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  1. Jun 22, 2020 · Therefore, you can see why so many non-Scandinavians naturally connect Scandinavia to Sweden, Norway, Denmark, Finland, and Iceland. Linguistically, Swedish , Norwegian, and Danish have a common word called skandinavien , which refers to the ancient territories of the Norse people: Norway, Sweden, and Denmark.

  2. Brooklyn, NY Norwegian Independence Day celebration Before the 19th century, the people of the Scandinavian lands—Norway, Sweden, Denmark, Finland, and Iceland—had often visited North America. Some came for exploration, some came to launch colonial adventures, and some came to stay and follow their faith. But by the end of the United States' first century of existence, Scandinavians began ...

  3. In most circumstances, Scandinavia is the term we use to refer to the Scandinavian Peninsula. This is the cluster of countries that exists in Northern Europe and is overlooked by the Scandinavian Mountains. Looking at a map or globe, you can see that locations like Norway and Sweden clearly belong to Scandinavia.

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    As Scandinavian immigrants arrived in the U.S., they brought a diverse group of native languages with them, and they quickly established institutions to nurture and promote their linguistic heritage. In Scandinavia, the official Lutheran Church had required that all children be taught to read and write, and so Scandinavian immigrants arrived in the U.S. with a very high level of literacy in their native tongues. Wherever Scandinavians settled, Scandinavian-language newspapers and publishing houses quickly sprang up. Over the decades, more than 1000 Swedish newspapers and magazines were founded, and over 350 Finnish newspapers. Some of the larger papers, such as the Norwegian Decorah-Posten and the Danish Bien, were read across the U.S. and became de facto national newspapers for their respective communities. Novels by Scandinavian authors were offered by some newspapers as subscription premiums, and were also available in the Scandinavian bookstores that appeared in most northern ci...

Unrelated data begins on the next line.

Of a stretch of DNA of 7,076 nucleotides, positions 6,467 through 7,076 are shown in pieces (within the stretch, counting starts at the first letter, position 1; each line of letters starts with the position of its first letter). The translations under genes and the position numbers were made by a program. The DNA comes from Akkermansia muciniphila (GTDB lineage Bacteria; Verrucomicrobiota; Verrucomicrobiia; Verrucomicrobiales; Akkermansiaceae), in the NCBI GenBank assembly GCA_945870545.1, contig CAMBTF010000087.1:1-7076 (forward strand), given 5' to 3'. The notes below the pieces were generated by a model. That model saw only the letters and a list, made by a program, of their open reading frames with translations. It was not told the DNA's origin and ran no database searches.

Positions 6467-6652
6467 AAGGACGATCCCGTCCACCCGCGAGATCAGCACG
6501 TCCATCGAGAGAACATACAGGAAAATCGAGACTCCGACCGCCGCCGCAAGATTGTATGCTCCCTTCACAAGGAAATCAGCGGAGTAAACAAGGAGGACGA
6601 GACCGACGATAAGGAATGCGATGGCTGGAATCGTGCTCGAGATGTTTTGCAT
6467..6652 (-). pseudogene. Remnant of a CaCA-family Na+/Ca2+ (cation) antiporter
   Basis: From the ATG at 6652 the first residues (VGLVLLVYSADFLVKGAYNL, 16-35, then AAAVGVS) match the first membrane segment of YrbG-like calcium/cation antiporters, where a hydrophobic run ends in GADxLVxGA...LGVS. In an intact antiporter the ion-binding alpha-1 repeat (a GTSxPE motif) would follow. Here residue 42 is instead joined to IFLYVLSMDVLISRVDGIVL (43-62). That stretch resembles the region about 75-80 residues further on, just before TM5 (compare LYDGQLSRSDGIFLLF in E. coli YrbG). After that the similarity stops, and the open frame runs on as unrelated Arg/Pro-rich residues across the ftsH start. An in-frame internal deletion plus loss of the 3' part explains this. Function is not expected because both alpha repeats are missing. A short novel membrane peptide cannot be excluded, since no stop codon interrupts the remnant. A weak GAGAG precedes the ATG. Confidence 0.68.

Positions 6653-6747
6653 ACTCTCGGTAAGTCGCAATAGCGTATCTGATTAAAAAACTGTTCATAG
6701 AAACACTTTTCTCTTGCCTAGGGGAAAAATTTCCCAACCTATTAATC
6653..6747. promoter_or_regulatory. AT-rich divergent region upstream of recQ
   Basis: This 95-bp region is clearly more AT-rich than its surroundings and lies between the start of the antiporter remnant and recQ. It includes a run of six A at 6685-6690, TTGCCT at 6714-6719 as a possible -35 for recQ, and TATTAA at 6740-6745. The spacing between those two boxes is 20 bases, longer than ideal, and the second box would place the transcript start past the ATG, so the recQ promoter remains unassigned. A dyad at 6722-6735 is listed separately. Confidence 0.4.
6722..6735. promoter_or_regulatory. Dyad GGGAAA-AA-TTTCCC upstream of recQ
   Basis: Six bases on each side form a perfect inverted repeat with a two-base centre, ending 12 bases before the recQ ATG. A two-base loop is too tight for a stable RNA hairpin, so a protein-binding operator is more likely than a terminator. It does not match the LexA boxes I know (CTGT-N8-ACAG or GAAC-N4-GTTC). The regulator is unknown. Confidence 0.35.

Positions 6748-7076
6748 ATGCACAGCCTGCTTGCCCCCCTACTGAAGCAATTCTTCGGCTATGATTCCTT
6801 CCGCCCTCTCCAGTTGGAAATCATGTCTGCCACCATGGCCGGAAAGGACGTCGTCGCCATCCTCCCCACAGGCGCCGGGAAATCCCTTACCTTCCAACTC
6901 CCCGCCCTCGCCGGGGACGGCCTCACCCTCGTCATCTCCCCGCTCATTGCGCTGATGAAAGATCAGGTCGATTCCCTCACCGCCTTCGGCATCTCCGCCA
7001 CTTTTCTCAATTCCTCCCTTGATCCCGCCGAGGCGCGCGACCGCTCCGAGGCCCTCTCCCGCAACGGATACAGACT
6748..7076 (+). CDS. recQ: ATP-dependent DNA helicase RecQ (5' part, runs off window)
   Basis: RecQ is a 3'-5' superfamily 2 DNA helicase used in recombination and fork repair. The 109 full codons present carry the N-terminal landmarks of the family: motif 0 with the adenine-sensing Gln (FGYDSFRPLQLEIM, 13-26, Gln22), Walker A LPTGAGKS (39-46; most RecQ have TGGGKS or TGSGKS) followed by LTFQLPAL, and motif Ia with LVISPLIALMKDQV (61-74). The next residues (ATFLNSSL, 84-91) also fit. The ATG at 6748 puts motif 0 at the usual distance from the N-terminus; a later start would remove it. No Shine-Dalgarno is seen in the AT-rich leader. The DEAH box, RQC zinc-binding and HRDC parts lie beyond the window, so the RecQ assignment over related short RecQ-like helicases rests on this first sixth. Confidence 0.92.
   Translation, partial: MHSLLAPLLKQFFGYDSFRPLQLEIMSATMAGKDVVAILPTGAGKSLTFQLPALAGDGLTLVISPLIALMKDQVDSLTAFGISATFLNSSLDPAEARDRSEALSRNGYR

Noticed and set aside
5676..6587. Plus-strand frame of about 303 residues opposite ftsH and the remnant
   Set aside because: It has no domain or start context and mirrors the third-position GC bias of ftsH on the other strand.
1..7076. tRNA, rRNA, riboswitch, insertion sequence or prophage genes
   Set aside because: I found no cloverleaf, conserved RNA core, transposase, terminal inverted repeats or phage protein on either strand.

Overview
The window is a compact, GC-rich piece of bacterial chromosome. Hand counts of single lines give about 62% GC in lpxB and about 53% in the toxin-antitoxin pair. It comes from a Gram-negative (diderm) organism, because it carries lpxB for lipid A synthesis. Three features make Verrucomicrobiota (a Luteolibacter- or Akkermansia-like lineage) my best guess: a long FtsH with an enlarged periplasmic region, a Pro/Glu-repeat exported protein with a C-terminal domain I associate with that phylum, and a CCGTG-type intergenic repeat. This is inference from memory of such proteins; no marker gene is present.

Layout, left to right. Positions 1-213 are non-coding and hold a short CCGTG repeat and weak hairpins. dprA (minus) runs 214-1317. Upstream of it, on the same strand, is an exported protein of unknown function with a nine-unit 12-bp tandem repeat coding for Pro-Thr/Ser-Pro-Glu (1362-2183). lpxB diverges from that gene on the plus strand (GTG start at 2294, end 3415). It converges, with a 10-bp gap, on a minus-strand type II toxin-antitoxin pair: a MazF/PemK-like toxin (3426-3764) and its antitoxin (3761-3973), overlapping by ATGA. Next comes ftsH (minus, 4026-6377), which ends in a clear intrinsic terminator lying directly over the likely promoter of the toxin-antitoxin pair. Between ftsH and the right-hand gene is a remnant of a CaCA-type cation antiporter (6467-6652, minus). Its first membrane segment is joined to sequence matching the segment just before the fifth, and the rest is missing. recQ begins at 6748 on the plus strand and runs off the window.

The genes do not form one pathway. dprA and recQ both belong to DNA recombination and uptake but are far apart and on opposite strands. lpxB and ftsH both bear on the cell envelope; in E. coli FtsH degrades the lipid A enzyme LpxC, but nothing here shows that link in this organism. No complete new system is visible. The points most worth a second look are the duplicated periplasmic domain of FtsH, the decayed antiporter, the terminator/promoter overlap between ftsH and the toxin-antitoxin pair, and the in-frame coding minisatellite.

In their home countries, most Scandinavians had belonged to a village hall or other organization, and as soon as immigrant communities established themselves in the U.S., they set about founding new social clubs. These societies—the Swedish Vasa Order, the Finnish Knights of Kaleva, the Sons of Norway, and the Danish Brotherhood, among many others—performed crucial social-welfare functions, as they provided financial aid to struggling families and offered unemployment benefits to vulnerable immigrant workers. At the same time, they promoted the language and culture of the immigrants' homelands and served as all-purpose community centers, hosting local choirs, cooking clubs, sports teams, and, in many Finnish social clubs, a community sauna. As the Scandinavian-American communities became more established, some of these clubs became important forces in electoral politics, and local politicians were eager to win their endorsement. Some Scandinavians also marshaled the communal spirit...

    The Scandinavian tradition of collective action also led many immigrants to take active roles in American social reform movements. From the 1840s on, Scandinavian immigrants were well represented in the movement for the abolition of slavery, and with the onset of the Civil War volunteered in great numbers to fight, overwhelmingly for the Union.

  4. Oct 02, 2012 · Why America can’t be more like Scandinavia. AEIdeas. ... Doing this shows an increasing gap between the United States and Scandinavia. Yet Scandinavians, the economists suggest, seem to be ...

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  6. Aug 01, 2020 · Why are there so many Scandinavian Americans? The reason there are so many Scandinavian Americans comes down to mass migration in the 19th century. Long before the discovery of oil, Norway was a poor, agricultural country. The rest of Scandinavia wasn't much different. With long, harsh winters in store, just one poor harvest could prove deadly.

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